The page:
The European project 'digital.me' opens its code

Sep 24, 2013
Credit: violetkaipa - Fotolia.com

The EU's "digital.me" project brings Fraunhofer IAO together with seven research and industry partners to develop a system for user-controlled social networks and services that can serve as a central hub for managing a user's various digital identities. The project has now released the source code from its software development work as an open-source project.

The use of personal information for private and business life is a trend in our increasingly information-driven society. With the rise of social media, individuals are revealing more personal data online than ever before. This data disclosure provides value to users, such as enhancing social contacts or obtaining personalized services and products. However, the existing social internet makes it difficult for using personal information in a controlled way while retaining privacy where required.

In 2010, a group of European research organizations and industrial companies started to investigate technology that would enable users to share their personal data in a controlled, trustworthy and intelligent way. Their collaborative project, digital.me (funded by the European Union Seventh Framework Programme (FP7/2007- 2013), grant agreement n° 257787), is aimed at researching social technology that incorporates user control deep within its design. The project's approach is to develop a technical platform with "di.me userware" as its central component. di.me userware is a personal tool that can run under the user's control and offers functionality, e.g. messaging.

Central to the research is that the system should be thoroughly based on semantic technology to realize recommendations and advice. The semantic model is also used to integrate external services. di.me allows connections with external information, e.g. from social networking platforms. This means profiles from other systems can be synchronized and integrated into the di.me semantic store. As a result, information can be compared across different sources and overviews of different data sources can be shown. The project consortium has developed the di.me platform incorporating new paradigms of social networking and service development:

  • Decentralization: di.me realizes a decentralized social network that offers each person their own system holding their own personal data. A user can communicate via peer-to-peer technology with other users, without needing to trust an external server. di.me can operate in two different modes: as a group server hosting multiple user accounts, or as a single-user server that may run on a user's computer.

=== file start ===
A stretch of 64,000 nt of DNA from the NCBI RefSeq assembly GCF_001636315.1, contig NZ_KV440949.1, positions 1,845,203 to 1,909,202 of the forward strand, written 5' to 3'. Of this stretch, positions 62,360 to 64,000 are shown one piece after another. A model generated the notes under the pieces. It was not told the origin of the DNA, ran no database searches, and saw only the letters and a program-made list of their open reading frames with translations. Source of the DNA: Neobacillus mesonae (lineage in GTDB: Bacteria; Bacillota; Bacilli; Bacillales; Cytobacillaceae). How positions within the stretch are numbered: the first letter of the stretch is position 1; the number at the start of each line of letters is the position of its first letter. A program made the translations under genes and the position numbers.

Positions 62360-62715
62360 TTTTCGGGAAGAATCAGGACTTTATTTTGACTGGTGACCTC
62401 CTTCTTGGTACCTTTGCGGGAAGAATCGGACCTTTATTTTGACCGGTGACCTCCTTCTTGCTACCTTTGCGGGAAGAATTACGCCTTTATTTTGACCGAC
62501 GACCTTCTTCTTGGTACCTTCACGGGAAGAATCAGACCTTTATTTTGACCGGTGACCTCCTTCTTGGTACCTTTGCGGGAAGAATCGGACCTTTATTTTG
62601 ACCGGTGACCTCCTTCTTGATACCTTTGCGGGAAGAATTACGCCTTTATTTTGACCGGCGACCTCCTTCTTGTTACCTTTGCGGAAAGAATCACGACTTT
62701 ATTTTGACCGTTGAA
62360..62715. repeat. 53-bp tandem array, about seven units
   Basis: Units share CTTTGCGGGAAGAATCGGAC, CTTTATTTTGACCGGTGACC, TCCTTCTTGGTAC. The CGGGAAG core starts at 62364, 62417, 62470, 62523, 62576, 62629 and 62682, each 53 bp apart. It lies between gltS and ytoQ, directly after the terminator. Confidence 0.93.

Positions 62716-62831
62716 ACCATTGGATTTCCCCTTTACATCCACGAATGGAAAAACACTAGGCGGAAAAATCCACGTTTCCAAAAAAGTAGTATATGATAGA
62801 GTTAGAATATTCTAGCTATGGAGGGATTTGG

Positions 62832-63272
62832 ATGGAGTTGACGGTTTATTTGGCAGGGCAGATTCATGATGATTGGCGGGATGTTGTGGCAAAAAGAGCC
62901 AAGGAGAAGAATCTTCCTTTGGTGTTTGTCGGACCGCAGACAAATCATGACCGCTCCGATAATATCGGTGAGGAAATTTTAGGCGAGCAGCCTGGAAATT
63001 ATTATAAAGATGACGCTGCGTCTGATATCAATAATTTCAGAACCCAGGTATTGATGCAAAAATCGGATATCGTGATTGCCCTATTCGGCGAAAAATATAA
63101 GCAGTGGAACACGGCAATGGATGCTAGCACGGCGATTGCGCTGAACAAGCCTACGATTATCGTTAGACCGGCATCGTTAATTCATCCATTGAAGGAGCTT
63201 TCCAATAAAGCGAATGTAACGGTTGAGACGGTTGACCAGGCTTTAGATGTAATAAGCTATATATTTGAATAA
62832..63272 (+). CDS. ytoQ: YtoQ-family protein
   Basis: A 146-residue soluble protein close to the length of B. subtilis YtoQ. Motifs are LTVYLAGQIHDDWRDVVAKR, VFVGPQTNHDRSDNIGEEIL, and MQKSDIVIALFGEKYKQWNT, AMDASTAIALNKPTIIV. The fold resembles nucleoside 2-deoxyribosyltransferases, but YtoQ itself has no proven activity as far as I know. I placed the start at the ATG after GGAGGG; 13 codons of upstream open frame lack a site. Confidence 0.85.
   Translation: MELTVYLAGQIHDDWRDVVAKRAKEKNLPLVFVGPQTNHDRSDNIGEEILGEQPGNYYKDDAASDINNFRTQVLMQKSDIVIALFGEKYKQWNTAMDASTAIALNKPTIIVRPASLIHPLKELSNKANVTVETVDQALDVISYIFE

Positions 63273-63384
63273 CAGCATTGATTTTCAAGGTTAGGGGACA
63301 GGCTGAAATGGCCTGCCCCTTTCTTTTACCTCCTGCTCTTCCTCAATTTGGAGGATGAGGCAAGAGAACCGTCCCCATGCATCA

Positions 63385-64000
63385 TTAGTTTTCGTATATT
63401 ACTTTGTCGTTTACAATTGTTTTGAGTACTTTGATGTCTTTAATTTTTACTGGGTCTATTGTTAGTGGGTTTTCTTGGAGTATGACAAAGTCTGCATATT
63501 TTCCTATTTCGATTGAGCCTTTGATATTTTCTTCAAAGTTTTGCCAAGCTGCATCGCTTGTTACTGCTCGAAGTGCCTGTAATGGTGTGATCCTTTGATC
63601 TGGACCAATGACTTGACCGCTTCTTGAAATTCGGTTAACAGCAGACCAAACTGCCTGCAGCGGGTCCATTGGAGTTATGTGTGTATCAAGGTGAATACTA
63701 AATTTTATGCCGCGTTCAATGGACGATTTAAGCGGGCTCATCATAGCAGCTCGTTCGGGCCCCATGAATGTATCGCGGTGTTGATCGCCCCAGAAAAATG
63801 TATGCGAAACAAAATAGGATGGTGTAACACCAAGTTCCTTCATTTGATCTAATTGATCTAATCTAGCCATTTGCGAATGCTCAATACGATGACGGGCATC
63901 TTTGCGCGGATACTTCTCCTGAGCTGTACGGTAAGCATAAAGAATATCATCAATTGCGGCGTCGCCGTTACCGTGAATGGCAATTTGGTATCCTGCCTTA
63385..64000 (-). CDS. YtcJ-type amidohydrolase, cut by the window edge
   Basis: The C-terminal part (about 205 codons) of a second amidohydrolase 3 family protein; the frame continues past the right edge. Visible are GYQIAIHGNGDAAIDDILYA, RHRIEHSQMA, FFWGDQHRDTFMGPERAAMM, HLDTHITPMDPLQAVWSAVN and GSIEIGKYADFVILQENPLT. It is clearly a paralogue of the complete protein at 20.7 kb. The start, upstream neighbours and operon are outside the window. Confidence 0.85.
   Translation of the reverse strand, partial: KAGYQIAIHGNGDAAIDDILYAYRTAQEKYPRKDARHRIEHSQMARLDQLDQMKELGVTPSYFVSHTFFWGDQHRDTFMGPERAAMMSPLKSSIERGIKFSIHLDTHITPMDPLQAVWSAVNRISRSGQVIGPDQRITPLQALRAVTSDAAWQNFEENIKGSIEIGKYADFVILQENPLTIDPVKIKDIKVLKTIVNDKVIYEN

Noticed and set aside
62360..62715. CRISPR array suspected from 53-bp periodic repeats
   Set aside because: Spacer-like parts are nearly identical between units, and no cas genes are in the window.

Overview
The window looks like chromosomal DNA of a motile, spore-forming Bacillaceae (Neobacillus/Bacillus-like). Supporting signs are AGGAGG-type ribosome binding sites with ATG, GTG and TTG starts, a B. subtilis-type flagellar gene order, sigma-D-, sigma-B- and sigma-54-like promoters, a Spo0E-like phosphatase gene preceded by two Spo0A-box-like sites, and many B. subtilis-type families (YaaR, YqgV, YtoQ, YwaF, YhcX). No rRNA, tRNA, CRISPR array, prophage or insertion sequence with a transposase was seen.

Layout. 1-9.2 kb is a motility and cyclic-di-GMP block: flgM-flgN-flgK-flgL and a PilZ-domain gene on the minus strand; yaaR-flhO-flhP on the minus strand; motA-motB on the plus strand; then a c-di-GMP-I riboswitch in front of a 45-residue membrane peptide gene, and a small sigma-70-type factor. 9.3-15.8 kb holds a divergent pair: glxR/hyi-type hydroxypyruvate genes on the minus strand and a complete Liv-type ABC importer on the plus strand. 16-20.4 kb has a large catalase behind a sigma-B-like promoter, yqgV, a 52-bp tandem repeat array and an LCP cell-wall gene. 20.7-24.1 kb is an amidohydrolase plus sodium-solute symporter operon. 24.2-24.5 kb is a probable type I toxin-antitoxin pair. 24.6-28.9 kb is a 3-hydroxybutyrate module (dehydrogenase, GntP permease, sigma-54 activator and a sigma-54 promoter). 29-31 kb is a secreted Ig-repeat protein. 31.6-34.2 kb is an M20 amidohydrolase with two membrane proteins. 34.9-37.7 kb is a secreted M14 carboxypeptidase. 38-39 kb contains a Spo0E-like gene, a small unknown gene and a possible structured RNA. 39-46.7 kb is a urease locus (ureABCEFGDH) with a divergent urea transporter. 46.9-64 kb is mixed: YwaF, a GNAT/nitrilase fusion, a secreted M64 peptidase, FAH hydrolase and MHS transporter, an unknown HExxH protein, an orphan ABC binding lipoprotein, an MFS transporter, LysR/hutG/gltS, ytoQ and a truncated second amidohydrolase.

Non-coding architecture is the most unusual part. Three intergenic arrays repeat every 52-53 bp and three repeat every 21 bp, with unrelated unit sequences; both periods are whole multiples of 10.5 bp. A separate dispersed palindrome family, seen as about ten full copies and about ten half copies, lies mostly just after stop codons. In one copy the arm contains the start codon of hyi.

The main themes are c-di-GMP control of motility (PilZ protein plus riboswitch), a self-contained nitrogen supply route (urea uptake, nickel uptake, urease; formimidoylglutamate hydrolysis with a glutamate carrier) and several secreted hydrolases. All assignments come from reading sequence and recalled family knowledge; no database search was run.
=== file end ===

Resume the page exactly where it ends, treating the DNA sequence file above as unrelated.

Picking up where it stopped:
• Multiple Identity Management: The di.me platform is designed to support many user identities within one system. By switching between unique profiles, a single user can assume names or aliases, and show different information to people. This means roles for several life spheres can be managed in a single system. The semantic core of di.me allows analysis of information revealed and generates warnings for the user, e.g. if disclosure might allow the identities to be linked.
  • Trust Management and Recommendations: In di.me, users can tag data privacy or decide which of their contacts are trustworthy. This information enables the di.me system to become smart: A trust engine component analyzes user actions and presents warnings, e.g. when users are about to send critical data to untrusted contacts or share data in the wrong social context.

To involve users in the development, the di.me consortium has set up a prototype aimed at proving that this new paradigm is feasible. This trial allows participating to give feedback for scientific evaluation.

The di.me consortium is now honored to announce the open-source publication of the di.me code. di.me is extensible and the publication of its code enables developers to use it as a basis for further initiatives. As trends change, further data sources can be connected, and this will permit the integration of more information from additional personal devices, gadgets, services, and social networks. The functionality currently covered in the demonstrator can be extended e.g. to specialized social services.

Explore further: Putting a seal of security on the Internet of Services

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